The 3 Questions You Must Answer Before Buying a Support Harness for Your Dog

The 3 Questions You Must Answer Before Buying a Support Harness for Your Dog

As pet parents we all have one thing in common, we love our dogs like they are our children. With that parental love comes a subconscious mindset to protect them. Naturally this internal protection mechanism gets heightened when they’ve been injured, have had surgery or when they are older and more fragile. During these times, we tend to overdeliver and do everything possible to overcompensate, such as cooking them something extra-special, getting them fun new treats or toys, maybe we even splurge and get them a new comfy orthopedic bed. Yet we tend to forget about the practical essential tools that will truly play an active role in keeping them safe…specifically I am referring to a support harness.

The right support harness can be literally a lifesaver, not only for your dog but also for YOU. No matter if you have an 85-lb. lab or a 20-lb. dachshund, over time constantly bending over to help them get up or help them safely get in and out of the car, can wear on your own back. The flip side of that is the wrong support harness may do more harm than good. The biggest challenge comes when trying to navigate all of the choices that are on the market and finding the right one for your dog’s situation.

Here are the 3 questions you need to consider prior to making your purchase;

Question #1: Do you need a harness to support just the front end of your dog, just the hind end or both?

As a veterinarian who has practiced for well over a decade I know that most pet owners are looking for a support harness to help their dog with hind leg issues. This is just pure statistics, most dogs have more hind leg issues than front leg issues. Whether you have an older dog struggling with arthritis in their hips or a dog recovering from ACL surgery, a support harness is a critical tool in assisting them safely.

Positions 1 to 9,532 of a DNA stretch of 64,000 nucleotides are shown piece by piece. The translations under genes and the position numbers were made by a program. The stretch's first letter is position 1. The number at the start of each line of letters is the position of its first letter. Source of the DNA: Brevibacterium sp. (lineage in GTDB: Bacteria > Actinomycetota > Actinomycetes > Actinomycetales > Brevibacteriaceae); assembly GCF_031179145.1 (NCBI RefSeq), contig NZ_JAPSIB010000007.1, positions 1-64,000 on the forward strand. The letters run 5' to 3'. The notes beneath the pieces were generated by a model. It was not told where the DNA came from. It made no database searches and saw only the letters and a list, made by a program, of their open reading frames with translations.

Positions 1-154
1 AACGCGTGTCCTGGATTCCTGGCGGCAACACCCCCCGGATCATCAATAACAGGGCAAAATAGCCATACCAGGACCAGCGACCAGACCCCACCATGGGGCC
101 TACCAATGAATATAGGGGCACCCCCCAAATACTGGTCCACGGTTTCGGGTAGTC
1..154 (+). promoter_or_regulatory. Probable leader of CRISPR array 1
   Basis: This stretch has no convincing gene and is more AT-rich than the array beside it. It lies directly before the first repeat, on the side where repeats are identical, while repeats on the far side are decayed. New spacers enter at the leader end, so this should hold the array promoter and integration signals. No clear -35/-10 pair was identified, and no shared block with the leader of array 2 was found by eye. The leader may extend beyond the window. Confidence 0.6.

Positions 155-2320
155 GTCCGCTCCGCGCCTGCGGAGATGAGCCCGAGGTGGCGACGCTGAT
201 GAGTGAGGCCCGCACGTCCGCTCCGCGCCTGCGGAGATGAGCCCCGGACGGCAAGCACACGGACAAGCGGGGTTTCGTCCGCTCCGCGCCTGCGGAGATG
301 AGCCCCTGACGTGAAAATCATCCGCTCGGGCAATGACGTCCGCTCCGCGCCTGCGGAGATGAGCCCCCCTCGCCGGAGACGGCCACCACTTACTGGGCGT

That said plenty of dogs suffer with front end issues or both front and hind leg issues, take for example a dog with a neck or back injury. Therefore, making sure you go into your buying decision with a clear vision of where your dog needs support is critical.

Question #2: When will your dog need this harness the most?

This is a seriously important question that most pet owners never ask themselves prior to making a buying decision. Does your dog stay home 99% of the time and you just need a harness to help them go to the bathroom in the yard? Are you going to use it to just help them get up and that is all? Do you need a harness to help them go upstairs or get into the car? Or is your dog more seriously debilitated and needs your assistance to do almost everything physical?

The reason this question is vitally important is that it will help you to critically look at each option and visualize when and how you will use it. There are harnesses tailored for hind-only support and then there are harnesses that provide more of a total body approach.

Question #3: What are you looking/willing to spend?

This can often be the deciding factor. There are a few harnesses on the market that will run well over $150. If you are comfortable spending that amount then they may be the best option for you, but in many situations it may be overkill.

At the same time, there are very simple belly slings, essentially a glorified towel, that can cost no more than $30, yet provide absolutely no control in helping steer your dog in the right direction. Often people find that these make life more difficult in the long run for both the dog and them.

Conclusion:

My goal for you is that by answering these questions first, you will have a clearer image of exactly where, when and what kind of harness is going to be the best for your dog. As always, make sure that you find a company that 100% guarantees their product in both quality and function so that if somehow by accident you make the wrong purchasing decision you can either get a refund or switch out for a better option.

Dr. James St.Clair
Founder, TopDog Health